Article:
5 This is defined as the market share of the top n firms in the industry. A widely used measure is the percent of industry sales accounted for by the top four firms, that is the 4-firm concentration ratio. A drawback of this measure is that it does not use information contained in the remaining part of the market share distribution. An alternative index is the Hirfindahl-Hirschman index (HH index). The HH index is defined as sum of the squares of market shares ( percentage share) of all the firms in the industry. The HH index declines with increases in the number of firms and increases with rising inequality in market share among a given number of firms. The US justice department considers an HH value of 1000 as critical in its evaluation of merger proposals. Stability of Markets Shares A limitation of the above summary measures of concentration is that they ignore the dynamic changes in the market shares of individual firms. Market shares of dominant firms may increase or decline over time. Greater churning of market shares in given market suggests greater intensity of competition. Whether the dominant firms leadership persists over time is another indicator of persistence of market power. Entry and Exit Conditions There may be legal barriers (example, industrial licensing) or non-legal barriers that restrict entry of firms that could provide alternative supply. The condition of entry into an industry is important in the assessment of competition for two reasons. First, the number of firms in an industry is influenced by cost of entry and consequently influences the level of concentration. Secondly, the conditions of entry determine the extent of potential competition. Exit conditions are important because it influences the original entry decision of a firm. If firms anticipate that the cost of future exit, perhaps due to unfavorable business conditions, is likely to be high then they may not enter the industry at all. This is likely to diminish the threat of potential competition. Two important barriers to entry are scale economies and excess capacity 6. The existence of economies of scale implies that production facilities must be of certain 6 The third factor is product differentiation. Product differentiation makes competition less perfect by reducing the degree of substitutability between products that are essentially same. This gives some

6 minimum size. This minimum efficient scale varies from industry to industry. Market size or size of the national market for a particular product may not be large enough to support more than few firms. That is the minimum efficient scale (MES) of a production unit may be large relative to the total market. A new entrant with an MES plant will cause post entry prices to fall and this makes an entry decision unattractive. The extent of this barrier to entry may be measured by the ratio of output corresponding to MES plant to total plant capacity in the industry. Imperfect competition is unavoidable in many developing country product markets simply due to small size of market for those products. Firms may build excess capacity for both strategic and non-strategic reasons. Holding excess capacity to meet contingencies of cyclical demand is an example of nonstrategic reason. If firms build excess capacity either to deter new entry or to preempt existing competitors then it is regarded as strategic reason. Strategic excess capacity enables incumbents to threaten potential entrants with output expansion and price-cutting to prevent their entry. In this situation incumbents prior to announcement of entry hold excess capacity. Market Conduct and Competition Market conduct refers to the ways in which the firms in a market interact with each other and the business practices that they adopt to achieve their competitive objectives. Market conduct of firms is a reflection of competitive activity in terms of pricing strategies, policies toward product design and services, how they advertise and promote their products like bundling, tie-ins etc. An examination of market conduct is supposed to reveal the sources of observed conduct. The origin of an observed conduct may be the attainment of monopoly position or superior competitive capabilities attained. What can be regarded as anticompetitive and what is procompetitive conduct is arrived only after a detailed examination of the given industry. Market Performance and Competition Market performance is the outcome of the market conduct of the participating firms. Is the observed outcome closer to the one that is expected to occur under perfectly power to the individual supplier of the product to influence the market price. However, benefit aspect is that it satisfies consumer preference for variety.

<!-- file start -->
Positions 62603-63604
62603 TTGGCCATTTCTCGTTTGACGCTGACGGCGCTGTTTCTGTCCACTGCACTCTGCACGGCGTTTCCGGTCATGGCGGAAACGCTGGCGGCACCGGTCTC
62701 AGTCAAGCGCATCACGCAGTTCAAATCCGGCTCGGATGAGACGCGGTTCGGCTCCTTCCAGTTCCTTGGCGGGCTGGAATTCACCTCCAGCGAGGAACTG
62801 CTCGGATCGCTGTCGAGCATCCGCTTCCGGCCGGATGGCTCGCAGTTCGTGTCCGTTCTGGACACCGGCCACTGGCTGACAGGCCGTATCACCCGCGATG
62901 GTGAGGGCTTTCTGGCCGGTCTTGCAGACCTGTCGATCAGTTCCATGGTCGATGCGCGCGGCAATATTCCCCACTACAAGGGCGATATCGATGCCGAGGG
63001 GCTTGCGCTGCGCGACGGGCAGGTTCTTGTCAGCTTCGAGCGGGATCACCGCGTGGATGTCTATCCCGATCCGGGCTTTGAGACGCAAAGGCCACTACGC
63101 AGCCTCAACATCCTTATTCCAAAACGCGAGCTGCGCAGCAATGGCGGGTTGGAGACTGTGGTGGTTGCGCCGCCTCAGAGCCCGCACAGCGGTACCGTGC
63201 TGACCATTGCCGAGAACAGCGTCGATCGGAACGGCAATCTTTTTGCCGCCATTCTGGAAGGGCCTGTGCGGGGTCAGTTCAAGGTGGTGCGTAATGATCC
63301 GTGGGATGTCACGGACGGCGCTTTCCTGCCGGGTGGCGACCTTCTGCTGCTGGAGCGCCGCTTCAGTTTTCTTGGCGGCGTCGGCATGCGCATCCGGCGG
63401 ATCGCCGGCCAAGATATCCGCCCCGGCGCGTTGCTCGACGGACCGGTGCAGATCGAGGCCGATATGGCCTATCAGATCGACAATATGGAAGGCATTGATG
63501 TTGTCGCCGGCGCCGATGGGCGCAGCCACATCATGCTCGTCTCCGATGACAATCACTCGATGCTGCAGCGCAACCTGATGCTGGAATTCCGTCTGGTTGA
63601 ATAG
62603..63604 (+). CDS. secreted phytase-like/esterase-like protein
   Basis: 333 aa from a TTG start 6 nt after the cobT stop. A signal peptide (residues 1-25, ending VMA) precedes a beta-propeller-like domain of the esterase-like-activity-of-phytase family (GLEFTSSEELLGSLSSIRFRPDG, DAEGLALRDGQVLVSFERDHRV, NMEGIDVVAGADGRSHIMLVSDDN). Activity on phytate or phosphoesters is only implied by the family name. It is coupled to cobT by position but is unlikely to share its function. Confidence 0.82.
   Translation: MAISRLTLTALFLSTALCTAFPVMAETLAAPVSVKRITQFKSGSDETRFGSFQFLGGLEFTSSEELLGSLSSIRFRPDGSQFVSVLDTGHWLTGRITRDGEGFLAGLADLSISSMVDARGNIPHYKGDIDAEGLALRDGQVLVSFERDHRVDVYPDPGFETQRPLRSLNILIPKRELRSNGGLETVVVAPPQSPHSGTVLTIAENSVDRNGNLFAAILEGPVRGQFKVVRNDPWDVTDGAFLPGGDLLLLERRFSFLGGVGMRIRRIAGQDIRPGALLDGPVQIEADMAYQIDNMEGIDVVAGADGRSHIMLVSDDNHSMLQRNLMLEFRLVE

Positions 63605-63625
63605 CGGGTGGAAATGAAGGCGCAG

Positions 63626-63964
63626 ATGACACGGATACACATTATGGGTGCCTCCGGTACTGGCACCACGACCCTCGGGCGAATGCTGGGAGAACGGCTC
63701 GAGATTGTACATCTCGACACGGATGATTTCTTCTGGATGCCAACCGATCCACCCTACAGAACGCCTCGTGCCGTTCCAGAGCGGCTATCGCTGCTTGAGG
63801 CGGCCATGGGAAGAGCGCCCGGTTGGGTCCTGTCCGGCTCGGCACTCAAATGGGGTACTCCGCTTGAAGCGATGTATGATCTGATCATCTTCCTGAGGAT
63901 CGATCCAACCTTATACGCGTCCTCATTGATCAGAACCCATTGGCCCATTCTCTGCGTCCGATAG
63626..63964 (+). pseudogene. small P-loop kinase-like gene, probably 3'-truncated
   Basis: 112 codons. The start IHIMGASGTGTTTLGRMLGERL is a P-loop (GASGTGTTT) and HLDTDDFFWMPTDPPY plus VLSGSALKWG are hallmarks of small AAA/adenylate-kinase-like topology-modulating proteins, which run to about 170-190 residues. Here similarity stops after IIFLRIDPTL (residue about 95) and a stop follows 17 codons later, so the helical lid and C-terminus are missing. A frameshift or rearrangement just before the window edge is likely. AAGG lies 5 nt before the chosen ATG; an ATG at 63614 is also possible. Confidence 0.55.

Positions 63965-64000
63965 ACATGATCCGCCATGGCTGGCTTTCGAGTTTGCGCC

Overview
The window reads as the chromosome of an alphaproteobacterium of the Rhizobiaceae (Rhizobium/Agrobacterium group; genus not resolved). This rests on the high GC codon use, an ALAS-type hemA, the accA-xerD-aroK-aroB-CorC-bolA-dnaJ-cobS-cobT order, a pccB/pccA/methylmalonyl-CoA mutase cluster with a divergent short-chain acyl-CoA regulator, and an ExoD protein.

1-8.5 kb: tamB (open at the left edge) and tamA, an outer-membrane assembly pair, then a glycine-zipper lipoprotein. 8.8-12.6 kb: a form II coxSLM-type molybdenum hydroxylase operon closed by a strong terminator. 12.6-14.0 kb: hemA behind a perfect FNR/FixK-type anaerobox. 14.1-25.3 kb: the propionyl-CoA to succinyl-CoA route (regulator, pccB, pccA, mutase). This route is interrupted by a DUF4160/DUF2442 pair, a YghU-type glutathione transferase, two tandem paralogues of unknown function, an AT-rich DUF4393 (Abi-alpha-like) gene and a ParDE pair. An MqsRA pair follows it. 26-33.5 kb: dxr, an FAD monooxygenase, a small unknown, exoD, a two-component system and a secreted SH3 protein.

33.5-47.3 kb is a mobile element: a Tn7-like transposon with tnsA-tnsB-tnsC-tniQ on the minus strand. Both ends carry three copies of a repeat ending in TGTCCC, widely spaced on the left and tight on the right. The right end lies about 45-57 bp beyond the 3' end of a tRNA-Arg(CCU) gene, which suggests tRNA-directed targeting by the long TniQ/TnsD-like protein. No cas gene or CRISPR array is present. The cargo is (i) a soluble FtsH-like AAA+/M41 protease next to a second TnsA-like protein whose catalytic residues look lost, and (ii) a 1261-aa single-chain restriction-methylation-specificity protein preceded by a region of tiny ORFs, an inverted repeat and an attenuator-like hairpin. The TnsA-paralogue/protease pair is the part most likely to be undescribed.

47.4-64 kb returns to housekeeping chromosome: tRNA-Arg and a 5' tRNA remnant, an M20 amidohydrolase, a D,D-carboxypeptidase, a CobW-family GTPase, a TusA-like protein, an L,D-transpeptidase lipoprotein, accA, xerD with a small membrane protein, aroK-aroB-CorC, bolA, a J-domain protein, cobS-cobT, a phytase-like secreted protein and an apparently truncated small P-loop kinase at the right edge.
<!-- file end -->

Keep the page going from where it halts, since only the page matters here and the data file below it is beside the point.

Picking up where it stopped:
7 competitive conditions? The two standard measures of market performance are: (1) rate of Return on Capital: Value of output minus Total Costs divided by Total assets and (2) Price cost margins. Value of Output minus Total Costs divided by Value of output. This is a measure of margin of price over average cost. These two measures are estimated for firms in an industry and compared with the industry-wide average return or margin on sales. This would shed light on the existence of excess profits or above normal returns. The persistence of profits over time is another issue that may be addressed in this context. It is suggested that instead of studying profitability it is preferable to study the relationship between price and concentration (Weiss, 1986). Do higher prices persist in concentrated industries, is a relevant question in any assessment of the state of competition. Another significant performance indicator is total factor productivity growth or technical progress. Competition is supposed to improve efficiency and productivity of firms in order to sustain competitive positions. The relationship between market structure and productivity growth is a relevant issue in this context. References: Geroski, P.A., (2003), Competition in Markets and Competition for markets, Journal of Trade, Competition and Trade, Vol.3, No.3, pp Scherer F.M. (1970) Industrial Market Structure and Economic Performance, Rand McNally, Chicago. Scherer, F.M, and D.Ross (1990), Industrial Market Structure and Economic Performance, Houghton Mifflin, Boston Sutton, John (1996), Sunk Costs and Market Structure, The MIT Press, Cambridge